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Hamas says reached deal with Palestinian rival Fatah

Dispute goes back 10 years

File photo:  Palestinian President Mahmoud Abbas (C) gives the letter of appointment to Prime Minister Ismail Haniyeh (L) as senior Fatah leader Mohammed Dahlan watches in Gaza February 15, 2007.

File photo: Palestinian President Mahmoud Abbas (C) gives the letter of appointment to Prime Minister Ismail Haniyeh (L) as senior Fatah leader Mohammed Dahlan watches in Gaza February 15, 2007.

Rival Palestinian factions Hamas and Fatah have reached a deal over political reconciliation, Hamas chief Ismail Haniyeh said in a statement today, without providing further details about the accord brokered by Egypt.

A Hamas official told Reuters that details are expected to be released at a noon news conference in Cairo, where unity talks between the rival factions began on Tuesday.

The Western-backed mainstream Fatah party lost control of Gaza to Hamas, considered a terrorist group by the West and Israel, in fighting in 2007. But last month Hamas agreed to cede powers in Gaza to President Mahmoud Abbas' Fatah-backed government.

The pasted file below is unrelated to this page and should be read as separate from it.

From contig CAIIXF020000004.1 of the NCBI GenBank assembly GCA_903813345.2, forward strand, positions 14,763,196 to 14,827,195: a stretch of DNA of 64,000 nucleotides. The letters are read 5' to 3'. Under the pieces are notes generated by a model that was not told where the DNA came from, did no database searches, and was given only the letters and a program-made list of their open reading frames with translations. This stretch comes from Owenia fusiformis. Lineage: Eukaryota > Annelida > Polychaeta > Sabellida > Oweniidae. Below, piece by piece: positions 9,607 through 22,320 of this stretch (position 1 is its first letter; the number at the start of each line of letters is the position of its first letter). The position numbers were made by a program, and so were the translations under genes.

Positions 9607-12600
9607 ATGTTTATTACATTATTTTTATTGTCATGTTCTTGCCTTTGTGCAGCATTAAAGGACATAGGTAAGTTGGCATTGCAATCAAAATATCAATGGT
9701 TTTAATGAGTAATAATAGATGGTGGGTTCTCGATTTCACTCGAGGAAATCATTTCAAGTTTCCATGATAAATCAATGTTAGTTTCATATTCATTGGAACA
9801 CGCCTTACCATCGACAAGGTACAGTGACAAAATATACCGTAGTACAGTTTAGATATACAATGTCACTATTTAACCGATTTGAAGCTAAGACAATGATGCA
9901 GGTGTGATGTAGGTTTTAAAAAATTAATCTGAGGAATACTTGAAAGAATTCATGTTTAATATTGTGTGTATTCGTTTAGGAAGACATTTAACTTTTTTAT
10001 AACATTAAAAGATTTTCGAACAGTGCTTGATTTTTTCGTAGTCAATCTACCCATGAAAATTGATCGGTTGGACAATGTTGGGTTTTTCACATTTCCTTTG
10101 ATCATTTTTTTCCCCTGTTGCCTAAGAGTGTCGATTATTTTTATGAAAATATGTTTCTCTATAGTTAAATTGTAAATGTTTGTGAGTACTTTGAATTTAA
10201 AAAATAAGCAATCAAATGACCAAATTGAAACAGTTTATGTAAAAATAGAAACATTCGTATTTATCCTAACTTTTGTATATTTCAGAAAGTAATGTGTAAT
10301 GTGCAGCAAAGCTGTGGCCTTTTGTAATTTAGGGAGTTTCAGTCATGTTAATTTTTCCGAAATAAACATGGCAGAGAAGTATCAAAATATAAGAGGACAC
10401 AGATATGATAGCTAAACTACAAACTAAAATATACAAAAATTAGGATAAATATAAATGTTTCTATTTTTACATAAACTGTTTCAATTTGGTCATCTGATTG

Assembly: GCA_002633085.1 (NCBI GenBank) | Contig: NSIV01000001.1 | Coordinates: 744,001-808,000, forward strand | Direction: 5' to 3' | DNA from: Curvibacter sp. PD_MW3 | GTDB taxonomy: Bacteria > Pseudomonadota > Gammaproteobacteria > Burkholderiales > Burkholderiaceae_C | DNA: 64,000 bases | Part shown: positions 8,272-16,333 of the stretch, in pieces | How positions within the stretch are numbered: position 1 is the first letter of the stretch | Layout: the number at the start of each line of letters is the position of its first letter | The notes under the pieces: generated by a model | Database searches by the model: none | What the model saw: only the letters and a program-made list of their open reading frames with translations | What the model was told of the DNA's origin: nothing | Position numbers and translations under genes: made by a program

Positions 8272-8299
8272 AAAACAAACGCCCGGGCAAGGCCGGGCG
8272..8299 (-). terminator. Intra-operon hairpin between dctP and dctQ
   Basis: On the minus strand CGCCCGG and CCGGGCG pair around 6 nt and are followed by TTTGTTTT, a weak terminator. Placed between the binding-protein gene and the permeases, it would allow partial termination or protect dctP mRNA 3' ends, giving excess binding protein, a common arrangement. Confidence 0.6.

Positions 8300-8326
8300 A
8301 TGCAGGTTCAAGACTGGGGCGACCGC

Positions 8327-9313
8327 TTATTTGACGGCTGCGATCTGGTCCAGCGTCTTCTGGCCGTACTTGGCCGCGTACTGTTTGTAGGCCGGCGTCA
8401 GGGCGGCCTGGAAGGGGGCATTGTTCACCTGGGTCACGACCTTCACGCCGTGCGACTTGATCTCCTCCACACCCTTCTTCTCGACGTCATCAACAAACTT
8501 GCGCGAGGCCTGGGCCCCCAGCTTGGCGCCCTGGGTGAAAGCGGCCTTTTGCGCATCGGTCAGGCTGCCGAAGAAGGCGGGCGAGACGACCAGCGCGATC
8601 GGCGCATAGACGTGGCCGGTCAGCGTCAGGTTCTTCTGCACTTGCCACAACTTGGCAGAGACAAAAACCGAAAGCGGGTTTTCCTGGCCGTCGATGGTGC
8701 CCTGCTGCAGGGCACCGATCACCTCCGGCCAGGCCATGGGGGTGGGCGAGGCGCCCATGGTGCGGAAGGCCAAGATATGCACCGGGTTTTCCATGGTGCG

"Fatah and Hamas reached an agreement at dawn today upon a generous Egyptian sponsorship," Haniyeh said in a statement.

3,000 Fatah security officers will join the Gaza police force. But Hamas would still have the most powerful armed Palestinian faction

Egypt has helped mediate several attempts to reconcile the two movements and form a power-sharing unity government in Gaza and the West Bank. Hamas and Fatah agreed in 2014 to form a national reconciliation government, but despite that deal, Hamas's shadow government continued to rule the Gaza Strip.

"We congratulate our Palestinian people on the reconciliation agreement reached in Cairo. We make every effort possible to implement it to start a new chapter in the history of our people," Hamas spokesman Hazem Qassem told Reuters.

Hamas agreed to hand administrative powers in Gaza to a Fatah-backed government last month. The move was a major reversal for Hamas, prompted partly by the group’s fears of potential financial and political isolation after its main donor Qatar suffered a major diplomatic crisis with key allies.

Delegations from the two rivals have been in talks in Cairo this week to work out the details of the administrative handover, including security in Gaza and at border crossings.

Under the deal, 3,000 Fatah security officers will join the Gaza police force. But Hamas would still have the most powerful armed Palestinian faction, whose estimated 25,000 well-equipped fighters have fought three wars with Israel since 2008.

Both rivals hope the deal’s proposed deployment of security personnel from the Fatah-led Palestinian Authority to Gaza’s borders will encourage Egypt and Israel to lift their tight restrictions at border crossings, a much needed step to help Gaza revive its economy.

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